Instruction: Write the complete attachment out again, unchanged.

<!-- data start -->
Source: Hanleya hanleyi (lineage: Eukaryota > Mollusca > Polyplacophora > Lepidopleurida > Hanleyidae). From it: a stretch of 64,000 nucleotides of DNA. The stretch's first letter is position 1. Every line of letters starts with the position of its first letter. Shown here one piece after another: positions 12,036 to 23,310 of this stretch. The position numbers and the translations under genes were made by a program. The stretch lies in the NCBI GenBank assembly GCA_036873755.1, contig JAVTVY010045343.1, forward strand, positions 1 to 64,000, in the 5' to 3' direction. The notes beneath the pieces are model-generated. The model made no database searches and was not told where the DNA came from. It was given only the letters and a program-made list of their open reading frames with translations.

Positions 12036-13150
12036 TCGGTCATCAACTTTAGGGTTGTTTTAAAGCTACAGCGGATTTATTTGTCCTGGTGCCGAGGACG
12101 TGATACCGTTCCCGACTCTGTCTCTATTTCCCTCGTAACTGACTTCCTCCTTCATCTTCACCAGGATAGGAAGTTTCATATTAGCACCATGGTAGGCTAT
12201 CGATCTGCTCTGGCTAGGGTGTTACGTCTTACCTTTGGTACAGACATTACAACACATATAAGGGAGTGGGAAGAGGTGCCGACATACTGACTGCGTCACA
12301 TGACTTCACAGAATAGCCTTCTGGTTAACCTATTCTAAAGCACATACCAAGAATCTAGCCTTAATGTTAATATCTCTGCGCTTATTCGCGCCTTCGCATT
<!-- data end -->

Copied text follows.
Source: Hanleya hanleyi (lineage: Eukaryota > Mollusca > Polyplacophora > Lepidopleurida > Hanleyidae). From it: a stretch of 64,000 nucleotides of DNA. The stretch's first letter is position 1. Every line of letters starts with the position of its first letter. Shown here one piece after another: positions 12,036 to 23,310 of this stretch. The position numbers and the translations under genes were made by a program. The stretch lies in the NCBI GenBank assembly GCA_036873755.1, contig JAVTVY010045343.1, forward strand, positions 1 to 64,000, in the 5' to 3' direction. The notes beneath the pieces are model-generated. The model made no database searches and was not told where the DNA came from. It was given only the letters and a program-made list of their open reading frames with translations.

Positions 12036-13150
12036 TCGGTCATCAACTTTAGGGTTGTTTTAAAGCTACAGCGGATTTATTTGTCCTGGTGCCGAGGACG
12101 TGATACCGTTCCCGACTCTGTCTCTATTTCCCTCGTAACTGACTTCCTCCTTCATCTTCACCAGGATAGGAAGTTTCATATTAGCACCATGGTAGGCTAT
12201 CGATCTGCTCTGGCTAGGGTGTTACGTCTTACCTTTGGTACAGACATTACAACACATATAAGGGAGTGGGAAGAGGTGCCGACATACTGACTGCGTCACA
12301 TGACTTCACAGAATAGCCTTCTGGTTAACCTATTCTAAAGCACATACCAAGAATCTAGCCTTAATGTTAATATCTCTGCGCTTATTCGCGCCTTCGCATT